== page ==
According to a recent study, children from low-income families are at greater risk of severe COVID-19.
The risk of severe COVID-19 has been noted to be lower in young children than in adults, but critical cases have occurred. Research into the causes of severe COVID-19 in children is ongoing, but socioeconomic factors have been hypothesized to play a role in the risk of severity.
Previous studies have linked low income to severe COVID-19 in adults, but not in children. In Germany, investigators studied the association between socioeconomic factors on severe COVID-19 in children.
The data comes from the Allgemeine Ortskrankenkasse Rhineland/Hamburg–Die Gesundheitskasse, which insures individuals in certain regions of Germany. A total of 688,075 children insured for at least 1 day during the observation period were included in the study.
COVID-19 was diagnosed based on World Health Organization guidelines. If there were multiple COVID-19 hospitalizations in an individual, only the first was included in the study.
Socioeconomic characteristics included the degree of urbanization of the community of residence, the average living space per capita in the neighborhood of residence, and the median income in the neighborhood of residence. The postal code was used to separate the areas.
Comorbidities were identified using ICD-10-GM 2019 diagnosis codes and were considered present if at least 1 diagnosis was made between 2019 and 2021.
The average age of the participants was 8.3 years. In this age group, hospitalizations related to COVID-19 were rare. Of these cases, a large proportion came from families suffering from long-term unemployment. An increased risk was also observed in children whose parents had low-paying jobs.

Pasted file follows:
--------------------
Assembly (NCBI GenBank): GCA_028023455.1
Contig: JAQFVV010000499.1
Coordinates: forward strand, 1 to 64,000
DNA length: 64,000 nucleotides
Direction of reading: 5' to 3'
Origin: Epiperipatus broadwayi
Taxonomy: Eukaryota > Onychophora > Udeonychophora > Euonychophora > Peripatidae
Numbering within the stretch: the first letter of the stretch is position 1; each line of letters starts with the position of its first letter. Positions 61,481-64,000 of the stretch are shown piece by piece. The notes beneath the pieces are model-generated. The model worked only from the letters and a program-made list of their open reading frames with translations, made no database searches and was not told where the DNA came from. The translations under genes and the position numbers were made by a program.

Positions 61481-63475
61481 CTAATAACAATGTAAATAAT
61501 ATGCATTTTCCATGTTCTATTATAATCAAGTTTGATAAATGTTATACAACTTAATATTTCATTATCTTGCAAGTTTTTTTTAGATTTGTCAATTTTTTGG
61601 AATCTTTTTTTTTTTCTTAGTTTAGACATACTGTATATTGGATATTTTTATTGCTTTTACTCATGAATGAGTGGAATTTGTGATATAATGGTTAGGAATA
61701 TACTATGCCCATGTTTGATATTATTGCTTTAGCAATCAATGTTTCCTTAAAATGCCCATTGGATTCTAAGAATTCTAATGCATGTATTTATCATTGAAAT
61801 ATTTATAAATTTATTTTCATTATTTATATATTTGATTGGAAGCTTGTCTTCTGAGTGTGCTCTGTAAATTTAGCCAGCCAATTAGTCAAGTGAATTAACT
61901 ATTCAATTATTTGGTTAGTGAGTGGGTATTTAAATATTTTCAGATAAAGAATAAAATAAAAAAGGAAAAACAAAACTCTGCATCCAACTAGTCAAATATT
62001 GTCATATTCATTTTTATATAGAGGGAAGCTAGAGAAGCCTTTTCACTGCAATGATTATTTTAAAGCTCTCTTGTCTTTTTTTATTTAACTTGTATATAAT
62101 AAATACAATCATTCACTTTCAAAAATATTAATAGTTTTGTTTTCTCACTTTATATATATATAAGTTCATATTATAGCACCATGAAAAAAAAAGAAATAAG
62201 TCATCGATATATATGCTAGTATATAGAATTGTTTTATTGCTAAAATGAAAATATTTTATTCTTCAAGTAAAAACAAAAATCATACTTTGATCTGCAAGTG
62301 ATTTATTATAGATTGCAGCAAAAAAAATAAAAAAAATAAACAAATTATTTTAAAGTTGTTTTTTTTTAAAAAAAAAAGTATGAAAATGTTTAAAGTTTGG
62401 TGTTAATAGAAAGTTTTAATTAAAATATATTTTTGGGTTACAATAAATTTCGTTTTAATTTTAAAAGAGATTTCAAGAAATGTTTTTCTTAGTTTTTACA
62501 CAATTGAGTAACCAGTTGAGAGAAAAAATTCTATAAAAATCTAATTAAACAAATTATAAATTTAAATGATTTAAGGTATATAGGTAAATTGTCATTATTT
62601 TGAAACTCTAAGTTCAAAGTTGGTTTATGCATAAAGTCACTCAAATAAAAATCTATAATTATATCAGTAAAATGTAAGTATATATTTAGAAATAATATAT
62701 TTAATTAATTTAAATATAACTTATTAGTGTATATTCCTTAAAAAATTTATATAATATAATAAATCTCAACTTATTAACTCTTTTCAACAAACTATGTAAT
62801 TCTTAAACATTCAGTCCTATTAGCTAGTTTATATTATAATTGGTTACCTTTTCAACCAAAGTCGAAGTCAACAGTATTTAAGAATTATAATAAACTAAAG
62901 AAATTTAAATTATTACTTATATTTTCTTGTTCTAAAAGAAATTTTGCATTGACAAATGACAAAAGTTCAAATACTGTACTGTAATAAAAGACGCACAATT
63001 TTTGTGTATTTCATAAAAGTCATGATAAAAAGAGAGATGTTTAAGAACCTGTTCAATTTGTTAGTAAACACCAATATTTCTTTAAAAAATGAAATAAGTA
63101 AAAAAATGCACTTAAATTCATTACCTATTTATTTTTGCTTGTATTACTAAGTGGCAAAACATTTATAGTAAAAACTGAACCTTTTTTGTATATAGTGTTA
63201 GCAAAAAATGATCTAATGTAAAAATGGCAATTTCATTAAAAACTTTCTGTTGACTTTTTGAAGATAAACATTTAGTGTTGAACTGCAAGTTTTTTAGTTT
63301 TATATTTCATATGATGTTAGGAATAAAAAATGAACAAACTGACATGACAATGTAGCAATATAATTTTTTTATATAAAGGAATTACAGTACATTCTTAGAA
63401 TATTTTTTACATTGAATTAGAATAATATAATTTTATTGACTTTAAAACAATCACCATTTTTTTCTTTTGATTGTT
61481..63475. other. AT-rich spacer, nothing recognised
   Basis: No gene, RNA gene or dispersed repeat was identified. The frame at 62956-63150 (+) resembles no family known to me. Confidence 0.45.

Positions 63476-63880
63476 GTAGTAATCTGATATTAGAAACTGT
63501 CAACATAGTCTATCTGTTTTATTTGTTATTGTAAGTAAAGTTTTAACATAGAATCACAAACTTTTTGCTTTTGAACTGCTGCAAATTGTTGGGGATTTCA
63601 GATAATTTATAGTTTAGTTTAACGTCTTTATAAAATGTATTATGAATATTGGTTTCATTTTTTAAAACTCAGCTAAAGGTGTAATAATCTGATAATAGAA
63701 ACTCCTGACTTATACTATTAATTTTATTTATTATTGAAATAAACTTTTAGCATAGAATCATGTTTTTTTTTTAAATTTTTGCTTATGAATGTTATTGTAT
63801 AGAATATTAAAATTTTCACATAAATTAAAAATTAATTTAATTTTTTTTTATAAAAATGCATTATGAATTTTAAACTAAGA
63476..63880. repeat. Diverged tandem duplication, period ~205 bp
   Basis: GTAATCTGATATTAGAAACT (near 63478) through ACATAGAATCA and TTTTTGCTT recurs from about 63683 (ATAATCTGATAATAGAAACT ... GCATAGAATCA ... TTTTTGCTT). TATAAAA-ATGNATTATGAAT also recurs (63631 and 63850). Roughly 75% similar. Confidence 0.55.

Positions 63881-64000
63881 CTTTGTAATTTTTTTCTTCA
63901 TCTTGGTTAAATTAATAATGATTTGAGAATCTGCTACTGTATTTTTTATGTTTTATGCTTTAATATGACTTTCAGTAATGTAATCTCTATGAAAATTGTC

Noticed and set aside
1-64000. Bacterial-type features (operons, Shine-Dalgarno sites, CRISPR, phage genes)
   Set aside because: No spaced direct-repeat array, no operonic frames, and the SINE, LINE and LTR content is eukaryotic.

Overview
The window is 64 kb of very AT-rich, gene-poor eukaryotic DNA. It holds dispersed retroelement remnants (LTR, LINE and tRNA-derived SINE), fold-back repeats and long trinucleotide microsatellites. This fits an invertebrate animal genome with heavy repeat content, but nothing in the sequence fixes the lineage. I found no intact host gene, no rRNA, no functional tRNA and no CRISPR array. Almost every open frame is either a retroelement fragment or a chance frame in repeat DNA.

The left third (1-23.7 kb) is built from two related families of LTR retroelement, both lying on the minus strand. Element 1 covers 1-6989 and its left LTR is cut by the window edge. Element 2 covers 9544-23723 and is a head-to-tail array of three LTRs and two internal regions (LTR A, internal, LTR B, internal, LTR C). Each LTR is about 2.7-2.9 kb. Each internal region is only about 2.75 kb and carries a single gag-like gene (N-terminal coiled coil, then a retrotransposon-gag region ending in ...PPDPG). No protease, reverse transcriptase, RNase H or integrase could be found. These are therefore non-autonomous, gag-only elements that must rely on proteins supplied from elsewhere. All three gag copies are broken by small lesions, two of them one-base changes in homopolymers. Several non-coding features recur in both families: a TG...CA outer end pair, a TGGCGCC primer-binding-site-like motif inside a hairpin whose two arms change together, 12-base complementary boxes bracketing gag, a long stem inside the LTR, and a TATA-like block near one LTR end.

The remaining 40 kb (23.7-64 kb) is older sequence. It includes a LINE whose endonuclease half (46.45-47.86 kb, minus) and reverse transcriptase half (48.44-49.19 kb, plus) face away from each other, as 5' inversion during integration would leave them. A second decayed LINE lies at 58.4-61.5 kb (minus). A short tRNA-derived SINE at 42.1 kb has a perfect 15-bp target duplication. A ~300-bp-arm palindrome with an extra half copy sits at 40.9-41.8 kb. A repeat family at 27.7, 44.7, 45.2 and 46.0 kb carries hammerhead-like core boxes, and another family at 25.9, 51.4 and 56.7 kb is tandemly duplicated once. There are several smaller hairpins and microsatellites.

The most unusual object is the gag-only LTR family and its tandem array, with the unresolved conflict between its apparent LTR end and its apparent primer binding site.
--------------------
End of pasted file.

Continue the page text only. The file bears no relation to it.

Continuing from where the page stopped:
Households where the insurance owner was gainfully employed had the lowest raw incidence rates.
Low area-level income, smaller average living space, and higher degree of urbanization all increased the risk of hospitalization for COVID-19. These incidence rates increased with comorbidity.
Children living in the area with the lowest median income were 3 times more likely to be hospitalized due to COVID-19 than those in the area with the highest median income. The results were equally drastic depending on the living space. Children who used immunosuppressants or had diabetes saw an even higher risk of hospitalization for COVID-19.
The researchers initially hypothesized that predisposing diseases more common in socioeconomically disadvantaged families, such as asthma and obesity, would be mediating risk factors. However, no data from the study supported this hypothesis.
The results were consistent with studies of adults and indicated that socioeconomic depravity increased children’s risk of contracting severe COVID-19. The investigators concluded that more research should be conducted on social inequalities during the pandemic, especially among children.
Dragano N, Dortmann O, Timm J, Mohrmann M, Wehner R, Rupprect CJ, et al. Association of household deprivation, comorbidities and COVID-19 hospitalization among children in Germany, January 2020 to July 2021. JAMA Netw Open. 2022;5(10):e2234319. doi:10.1001/jamanetworkopen.2022.34319